Create the aerobic foundation, build strength towards the end of the level and further improve overall basketball skills. Build the “engine” and incorporate basketball skills. Early in the level, 60% of the time is used on individual training and 40% is used on competition including 5x5 play, special games (1x1, 2x2, 3x3, skill games) as well as team-oriented methods. Later in the level, depending on the knowledge of skills, the switch can be made to a 50:50 training to match ratio and positions can be attached.


Maximize fitness and competition training as well as individual and position-specific abilities. Optimize the “engine” of skills and production. Training to game ratio in this phase shifts to 25:75, knowing that the competition percentage incorporates team-oriented practices and other competition-specific systems.



The steps that follow serve as building sections for the four levels of development in the USA Basketball Player Development Curriculum, which follows later in the model. Each stage is organized into the appropriate level, and that level is identified in parentheses. In some instances, levels incorporate multiple steps to account for the various types of players throughout a plan.

As you study, it’s important to see that USA Basketball considers competition as the act of competing against another team or giving team strategies to prepare to play against another team. Conversely, USA Basketball holds training to include all activity linked to a player’s technical skill improvement. Therefore, the advised training to competition proportions listed throughout the pattern reflects those ideas.

STAGE 1: ACTIVE START - Age: 0-6 years old


Starting at childhood, present opportunities for children to be physically active each day inside a safe, fun environment. Physical activity during play is a crucial part of a child’s development. The activity should include fundamental movement skills throughout the four environments that point to maximizing a child’s physical potential:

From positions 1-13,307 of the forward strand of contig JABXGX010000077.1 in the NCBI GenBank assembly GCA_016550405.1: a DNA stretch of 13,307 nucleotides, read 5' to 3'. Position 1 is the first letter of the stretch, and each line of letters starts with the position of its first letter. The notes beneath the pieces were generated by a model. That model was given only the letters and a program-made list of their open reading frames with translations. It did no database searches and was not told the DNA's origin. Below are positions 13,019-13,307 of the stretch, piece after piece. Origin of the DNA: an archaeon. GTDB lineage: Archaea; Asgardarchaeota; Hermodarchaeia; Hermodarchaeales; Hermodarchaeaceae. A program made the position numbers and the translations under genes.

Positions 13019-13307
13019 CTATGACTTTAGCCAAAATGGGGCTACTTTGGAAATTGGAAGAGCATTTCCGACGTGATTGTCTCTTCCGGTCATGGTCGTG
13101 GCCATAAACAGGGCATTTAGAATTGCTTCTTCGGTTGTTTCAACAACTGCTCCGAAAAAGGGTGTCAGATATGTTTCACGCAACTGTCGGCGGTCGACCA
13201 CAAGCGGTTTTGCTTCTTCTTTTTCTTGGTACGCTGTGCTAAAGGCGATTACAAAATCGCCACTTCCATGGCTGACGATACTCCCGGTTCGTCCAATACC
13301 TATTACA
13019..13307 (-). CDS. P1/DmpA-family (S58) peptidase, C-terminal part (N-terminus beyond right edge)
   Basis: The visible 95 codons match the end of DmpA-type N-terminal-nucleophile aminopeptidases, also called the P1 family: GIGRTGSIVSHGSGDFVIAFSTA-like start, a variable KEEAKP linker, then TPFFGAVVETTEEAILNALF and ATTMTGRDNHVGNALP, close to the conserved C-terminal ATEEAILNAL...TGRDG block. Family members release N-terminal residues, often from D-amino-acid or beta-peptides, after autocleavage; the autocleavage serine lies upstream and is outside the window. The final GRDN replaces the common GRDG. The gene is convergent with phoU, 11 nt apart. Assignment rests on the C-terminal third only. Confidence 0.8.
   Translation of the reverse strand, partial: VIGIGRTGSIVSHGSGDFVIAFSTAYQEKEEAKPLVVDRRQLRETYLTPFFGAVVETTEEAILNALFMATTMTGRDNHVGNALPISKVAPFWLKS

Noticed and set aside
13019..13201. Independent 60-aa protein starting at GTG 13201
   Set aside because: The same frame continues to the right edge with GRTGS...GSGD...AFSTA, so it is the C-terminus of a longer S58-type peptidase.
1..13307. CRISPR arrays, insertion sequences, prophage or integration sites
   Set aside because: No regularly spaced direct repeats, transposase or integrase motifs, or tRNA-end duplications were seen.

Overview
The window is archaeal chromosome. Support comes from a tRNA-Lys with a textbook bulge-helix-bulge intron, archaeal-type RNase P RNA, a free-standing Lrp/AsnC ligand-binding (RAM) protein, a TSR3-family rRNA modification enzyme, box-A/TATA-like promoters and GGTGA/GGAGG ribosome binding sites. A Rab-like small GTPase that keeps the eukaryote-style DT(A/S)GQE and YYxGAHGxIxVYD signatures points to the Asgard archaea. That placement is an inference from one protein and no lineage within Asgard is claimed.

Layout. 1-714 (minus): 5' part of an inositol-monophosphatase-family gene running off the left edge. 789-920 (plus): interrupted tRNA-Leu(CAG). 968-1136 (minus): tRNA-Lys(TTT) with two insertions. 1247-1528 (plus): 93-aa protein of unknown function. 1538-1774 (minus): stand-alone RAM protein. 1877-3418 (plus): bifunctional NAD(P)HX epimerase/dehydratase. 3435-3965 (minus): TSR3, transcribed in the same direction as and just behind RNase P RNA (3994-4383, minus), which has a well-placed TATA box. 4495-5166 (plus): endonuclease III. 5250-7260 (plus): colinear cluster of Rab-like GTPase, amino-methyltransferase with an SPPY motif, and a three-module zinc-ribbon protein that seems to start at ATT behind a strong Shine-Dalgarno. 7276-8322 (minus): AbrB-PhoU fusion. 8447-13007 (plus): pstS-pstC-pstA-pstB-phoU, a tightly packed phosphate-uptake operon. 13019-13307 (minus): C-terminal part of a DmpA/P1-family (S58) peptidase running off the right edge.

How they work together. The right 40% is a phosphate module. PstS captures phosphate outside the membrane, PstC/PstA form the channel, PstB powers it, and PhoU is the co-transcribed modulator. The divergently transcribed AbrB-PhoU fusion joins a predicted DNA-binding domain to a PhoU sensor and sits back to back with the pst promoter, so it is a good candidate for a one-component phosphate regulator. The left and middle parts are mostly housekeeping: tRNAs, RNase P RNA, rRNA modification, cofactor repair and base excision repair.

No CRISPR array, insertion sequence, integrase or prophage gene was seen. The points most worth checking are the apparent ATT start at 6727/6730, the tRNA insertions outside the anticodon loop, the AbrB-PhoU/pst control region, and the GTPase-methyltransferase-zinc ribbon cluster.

In the water: Swimming

On the ground: Basketball (dribbling)

In the air: Gymnastics

On ice and snow: Sliding (skiing, skating)


STAGE 2: FUNDAMENTALS - Age: 6-9 years old


Learn all fundamental movement/motor skills. Involvement once or twice per week in basketball, but daily involvement in other sports activities is necessary for further excellence. Special game games recommended during the phase. Introduction to 5 x 5 principles/ideas only in later phases, bypassing actual 5 x 5 competition until fundamentals are more developed.


STAGE 3: LEARNING TO TRAIN - Age: 8-12 years old


Master all basic and fundamental basketball distinct skills. A 70:30 training to game ratio is suggested. Separate actual competition between special games and 5 x 5 play, striving not to focus on 5 x 5 competition until later in the period.


STAGE 4: TRAINING TO TRAIN - Age: 12-15 years old


Develop the aerobic base, increase strength towards the end of the stage and further promote basketball skills (build the “engine” and incorporate basketball skills with that newly developed athletic abilities). It is recommended 60:40 training to game ratio. The 40% game ratio involves 5 x 5 competition, special tournament competition, as well as team-oriented/tactical practices.


STAGE 5: TRAINING TO COMPETE - Age: 14-17 years old


Optimize fitness development as well as basketball, individual and position-specific arts (advance to maximize the “engine” of skills and production). The training to game ratio now changes to 50:50. 50% of the possible time is dedicated to the development of player technical/tactical skills and fitness gains, with the other 50% devoted to 5 x 5 competition and team-oriented drills.




Maximize fitness training as well as basketball, personal and position-specific talents (aim is to optimize the “engine” of skills and production). Training to game ratio in this phase changes to 25:75, knowing that the competition rate involves team-oriented practices.


STAGE 7: BASKETBALL FOR LIFE - The Retirement/Retention Stage

Stay in basketball in any way possible: Coach, Fan, Recreational player..


Progressive Coaching is the schooling philosophy that focuses on involving students individually as well as engaging groups in a project. In the matter of basketball, teaching happens with individual athletes as well as teams in the basketball-related activity. The philosophy behind Progressive Coaching is to stimulate and engage every player individually to accomplish the best results. If the philosophy is used to every player, coaches will notice a marked improvement in players as well as the whole team. The goals for each player must be challenging, attainable, and allow the athlete to keep growth on a distinct skill.

To best implement Progressive Coaching with your team, you must first understand the strengths and weaknesses of all of your players alone. Once this baseline estimation is set, you will be able to set goals with each player and form a plan to help the player reach his or her goal. Knowing the goals of each player will also assist in developing drills for practice.